Ensure your dog has access to fresh, clean water at all times. Dehydration can occur quickly in hot weather, so keep those water bowls filled.
Provide ample shade for your dog, especially if you're spending time outdoors. Make sure your pet has a place to escape the direct sun.
Avoid intense exercise during the hottest parts of the day. Instead, opt for walks and playtime during the cooler mornings or evenings.
The pavement can get scorching hot in the summer. Protect your dog's paws by walking them on grass or using dog booties.
Never Leave in a Hot Car
Never leave your dog in a parked car, even with the windows cracked. Temperatures inside a car can rise rapidly and become dangerously hot.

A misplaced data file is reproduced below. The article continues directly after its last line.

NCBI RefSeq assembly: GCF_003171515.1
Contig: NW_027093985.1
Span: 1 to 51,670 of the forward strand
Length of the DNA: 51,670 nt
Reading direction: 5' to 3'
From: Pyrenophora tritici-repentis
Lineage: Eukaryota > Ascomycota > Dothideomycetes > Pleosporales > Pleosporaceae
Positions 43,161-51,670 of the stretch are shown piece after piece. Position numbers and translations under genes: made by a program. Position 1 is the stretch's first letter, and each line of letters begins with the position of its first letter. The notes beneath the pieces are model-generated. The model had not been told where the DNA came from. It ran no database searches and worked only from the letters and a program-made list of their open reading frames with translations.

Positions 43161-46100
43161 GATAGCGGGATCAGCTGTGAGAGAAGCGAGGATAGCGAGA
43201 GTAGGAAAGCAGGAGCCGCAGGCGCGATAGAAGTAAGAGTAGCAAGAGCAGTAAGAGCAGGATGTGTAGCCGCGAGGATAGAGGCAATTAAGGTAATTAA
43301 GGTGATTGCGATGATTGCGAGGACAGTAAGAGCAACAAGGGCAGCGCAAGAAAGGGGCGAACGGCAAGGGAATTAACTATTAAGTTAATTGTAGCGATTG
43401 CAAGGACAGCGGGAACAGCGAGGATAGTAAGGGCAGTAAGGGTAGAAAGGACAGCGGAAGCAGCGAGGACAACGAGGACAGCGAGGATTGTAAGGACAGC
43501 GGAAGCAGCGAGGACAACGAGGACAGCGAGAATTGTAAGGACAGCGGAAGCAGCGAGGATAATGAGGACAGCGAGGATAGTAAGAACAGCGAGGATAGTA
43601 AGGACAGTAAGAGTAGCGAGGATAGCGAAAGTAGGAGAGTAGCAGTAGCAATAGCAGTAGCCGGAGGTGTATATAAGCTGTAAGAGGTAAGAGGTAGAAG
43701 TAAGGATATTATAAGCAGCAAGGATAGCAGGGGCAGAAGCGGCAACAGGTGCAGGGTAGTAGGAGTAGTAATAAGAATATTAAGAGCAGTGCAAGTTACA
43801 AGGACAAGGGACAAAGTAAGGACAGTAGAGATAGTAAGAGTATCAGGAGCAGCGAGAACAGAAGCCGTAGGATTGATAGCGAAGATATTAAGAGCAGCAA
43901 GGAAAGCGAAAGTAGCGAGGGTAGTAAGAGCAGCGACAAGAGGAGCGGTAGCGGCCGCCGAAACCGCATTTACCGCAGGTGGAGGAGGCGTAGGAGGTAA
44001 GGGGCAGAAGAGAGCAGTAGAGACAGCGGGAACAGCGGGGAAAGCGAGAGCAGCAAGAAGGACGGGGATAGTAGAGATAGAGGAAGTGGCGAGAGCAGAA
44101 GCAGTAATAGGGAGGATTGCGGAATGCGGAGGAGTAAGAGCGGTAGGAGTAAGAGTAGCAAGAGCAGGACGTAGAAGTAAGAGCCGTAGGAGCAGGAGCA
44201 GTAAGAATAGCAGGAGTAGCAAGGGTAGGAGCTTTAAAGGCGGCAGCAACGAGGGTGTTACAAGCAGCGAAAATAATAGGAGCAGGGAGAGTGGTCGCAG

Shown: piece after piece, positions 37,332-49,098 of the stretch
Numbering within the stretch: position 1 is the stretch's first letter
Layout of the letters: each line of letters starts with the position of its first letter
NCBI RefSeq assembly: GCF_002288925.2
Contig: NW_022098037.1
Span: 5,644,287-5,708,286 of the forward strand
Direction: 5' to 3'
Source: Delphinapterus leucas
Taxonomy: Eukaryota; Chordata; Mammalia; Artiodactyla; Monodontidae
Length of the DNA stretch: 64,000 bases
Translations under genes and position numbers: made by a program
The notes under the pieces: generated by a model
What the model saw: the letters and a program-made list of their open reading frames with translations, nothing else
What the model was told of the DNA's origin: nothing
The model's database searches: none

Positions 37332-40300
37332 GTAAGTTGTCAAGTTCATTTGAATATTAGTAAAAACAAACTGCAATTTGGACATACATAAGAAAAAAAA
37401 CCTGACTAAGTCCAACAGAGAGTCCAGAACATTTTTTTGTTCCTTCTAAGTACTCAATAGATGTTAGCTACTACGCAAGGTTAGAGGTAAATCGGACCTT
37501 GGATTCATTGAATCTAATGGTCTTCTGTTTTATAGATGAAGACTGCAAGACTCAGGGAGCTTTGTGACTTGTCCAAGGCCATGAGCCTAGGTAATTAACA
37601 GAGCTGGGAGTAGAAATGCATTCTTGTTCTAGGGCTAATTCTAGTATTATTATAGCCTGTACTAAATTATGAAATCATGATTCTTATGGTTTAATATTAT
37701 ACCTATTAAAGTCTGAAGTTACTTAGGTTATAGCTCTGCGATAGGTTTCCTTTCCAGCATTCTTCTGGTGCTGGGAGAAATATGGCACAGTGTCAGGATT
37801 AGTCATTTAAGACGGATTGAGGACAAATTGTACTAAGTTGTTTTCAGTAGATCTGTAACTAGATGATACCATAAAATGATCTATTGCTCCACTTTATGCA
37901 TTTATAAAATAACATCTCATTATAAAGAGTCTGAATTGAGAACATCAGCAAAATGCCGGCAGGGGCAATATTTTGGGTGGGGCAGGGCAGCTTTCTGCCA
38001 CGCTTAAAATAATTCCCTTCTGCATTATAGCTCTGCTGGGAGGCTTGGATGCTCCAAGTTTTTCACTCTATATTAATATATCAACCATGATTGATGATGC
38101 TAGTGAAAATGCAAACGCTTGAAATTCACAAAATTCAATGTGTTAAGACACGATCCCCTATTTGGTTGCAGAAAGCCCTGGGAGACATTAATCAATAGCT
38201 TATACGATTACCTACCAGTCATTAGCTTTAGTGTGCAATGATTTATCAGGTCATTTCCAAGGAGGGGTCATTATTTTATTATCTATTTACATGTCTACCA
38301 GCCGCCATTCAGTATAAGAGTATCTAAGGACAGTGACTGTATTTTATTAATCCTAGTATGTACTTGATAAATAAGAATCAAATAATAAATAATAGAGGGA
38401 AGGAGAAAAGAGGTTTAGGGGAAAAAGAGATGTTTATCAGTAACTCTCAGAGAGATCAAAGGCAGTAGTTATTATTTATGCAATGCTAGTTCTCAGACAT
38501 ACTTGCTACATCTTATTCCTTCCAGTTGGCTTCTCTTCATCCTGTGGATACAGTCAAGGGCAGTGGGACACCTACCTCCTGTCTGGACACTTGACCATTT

If your dog has a thin coat or exposed skin, consider pet-safe sunscreen to protect them from sunburn, especially on their nose and ears.
Beware of Overheating
Watch for signs of overheating, such as excessive panting, drooling, and weakness. If your dog shows these symptoms, move them to a cooler place, offer water, and consider contacting a vet.